9. #39
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    The truly frustrating thing about all of this is that all but four of their many books were destroyed. The Mayans basically used the same writing system for thousands of years, which is one reason why they are so easy to decipher. Had these books been preserved, we probably wouldn't be having this discussion.

  10. #40
    spurious conceit MK27's Avatar
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    Quote Originally Posted by Sebastiani View Post
    If the cycle is arbitrary, then that would be a first for the Maya.
    What do they feed you in NC? Tulips?
    C programming resources:
    GNU C Function and Macro Index -- glibc reference manual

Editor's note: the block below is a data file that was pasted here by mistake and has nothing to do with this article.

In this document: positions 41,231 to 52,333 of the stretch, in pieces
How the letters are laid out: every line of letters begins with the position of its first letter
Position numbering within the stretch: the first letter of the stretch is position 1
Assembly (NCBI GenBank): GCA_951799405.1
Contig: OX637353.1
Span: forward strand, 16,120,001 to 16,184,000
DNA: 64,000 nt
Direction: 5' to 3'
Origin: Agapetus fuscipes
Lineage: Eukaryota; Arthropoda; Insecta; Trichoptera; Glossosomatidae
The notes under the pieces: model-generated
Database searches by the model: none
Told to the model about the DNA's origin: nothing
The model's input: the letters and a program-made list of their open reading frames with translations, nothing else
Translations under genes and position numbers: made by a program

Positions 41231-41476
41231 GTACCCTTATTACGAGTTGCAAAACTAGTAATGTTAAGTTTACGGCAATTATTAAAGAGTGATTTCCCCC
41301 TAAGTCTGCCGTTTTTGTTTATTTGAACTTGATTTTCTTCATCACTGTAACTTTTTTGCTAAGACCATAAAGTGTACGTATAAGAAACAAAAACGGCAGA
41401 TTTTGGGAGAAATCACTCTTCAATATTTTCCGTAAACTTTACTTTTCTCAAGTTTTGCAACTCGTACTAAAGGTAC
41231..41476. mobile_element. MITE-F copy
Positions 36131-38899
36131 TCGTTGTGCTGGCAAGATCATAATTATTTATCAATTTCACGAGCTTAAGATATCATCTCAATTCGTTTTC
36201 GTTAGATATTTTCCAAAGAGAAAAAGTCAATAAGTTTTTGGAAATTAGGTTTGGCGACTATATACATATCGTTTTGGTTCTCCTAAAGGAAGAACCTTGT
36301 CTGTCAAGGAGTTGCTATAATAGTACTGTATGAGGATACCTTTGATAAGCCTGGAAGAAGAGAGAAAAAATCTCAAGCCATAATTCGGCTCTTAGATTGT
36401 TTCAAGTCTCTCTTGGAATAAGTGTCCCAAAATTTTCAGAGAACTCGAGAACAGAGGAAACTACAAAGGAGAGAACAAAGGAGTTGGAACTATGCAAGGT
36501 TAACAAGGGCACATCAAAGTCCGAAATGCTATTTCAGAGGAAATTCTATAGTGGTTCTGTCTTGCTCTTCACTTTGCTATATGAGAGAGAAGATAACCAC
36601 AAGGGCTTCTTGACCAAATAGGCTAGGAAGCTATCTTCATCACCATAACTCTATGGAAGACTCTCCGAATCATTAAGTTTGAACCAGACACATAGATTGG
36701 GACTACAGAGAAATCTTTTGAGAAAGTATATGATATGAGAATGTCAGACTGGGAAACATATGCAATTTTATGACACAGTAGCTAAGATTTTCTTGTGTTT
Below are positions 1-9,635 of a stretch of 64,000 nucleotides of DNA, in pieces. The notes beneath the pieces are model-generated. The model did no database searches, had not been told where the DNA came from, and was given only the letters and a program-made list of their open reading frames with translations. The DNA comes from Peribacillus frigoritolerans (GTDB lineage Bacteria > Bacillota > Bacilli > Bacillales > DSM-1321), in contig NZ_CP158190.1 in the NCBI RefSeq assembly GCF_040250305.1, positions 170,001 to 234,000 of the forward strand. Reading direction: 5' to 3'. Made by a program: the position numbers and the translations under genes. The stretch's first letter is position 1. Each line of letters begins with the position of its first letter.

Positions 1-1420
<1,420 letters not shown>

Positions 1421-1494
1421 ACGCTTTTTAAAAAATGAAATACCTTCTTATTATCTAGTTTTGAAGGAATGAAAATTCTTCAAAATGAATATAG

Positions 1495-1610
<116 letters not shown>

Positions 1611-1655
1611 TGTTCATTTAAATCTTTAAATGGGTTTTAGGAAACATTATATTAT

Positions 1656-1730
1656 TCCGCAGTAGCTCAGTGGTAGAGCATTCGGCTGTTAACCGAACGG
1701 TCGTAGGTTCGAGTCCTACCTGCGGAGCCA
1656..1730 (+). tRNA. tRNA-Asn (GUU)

The C Book -- nice online learner guide
    Current ISO draft standard
    CCAN -- new CPAN like open source library repository
    3 (different) GNU debugger tutorials: #1 -- #2 -- #3
    cpwiki -- our wiki on sourceforge

  11. #41
    Guest Sebastiani's Avatar
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    >> What do they feed you in NC? Tulips?

    I'm suprised that you chose such a non-descript statement as "If the cycle is arbitrary, then that would be a first for the Maya" rather than something like "a 'spike of energy' originating from the center of the galaxy at this apex" to point out my eccentricity.

    But to (sort of) address your question, I think it's just that I'm not afraid to consider unorthodox or unexplored ideas. I *usually* reach the same conclusions as others; the path I take to get there is just slightly different. If this appears to some to be insanity then so be it.

    The fact of the matter is, I would love to discount all of this, and if someone were to put forward a convincing argument against it, I would gladly accept it. But so far I have heard nothing of the sort; only presumptuous statements based on ignorance and weak logic.

  12. #42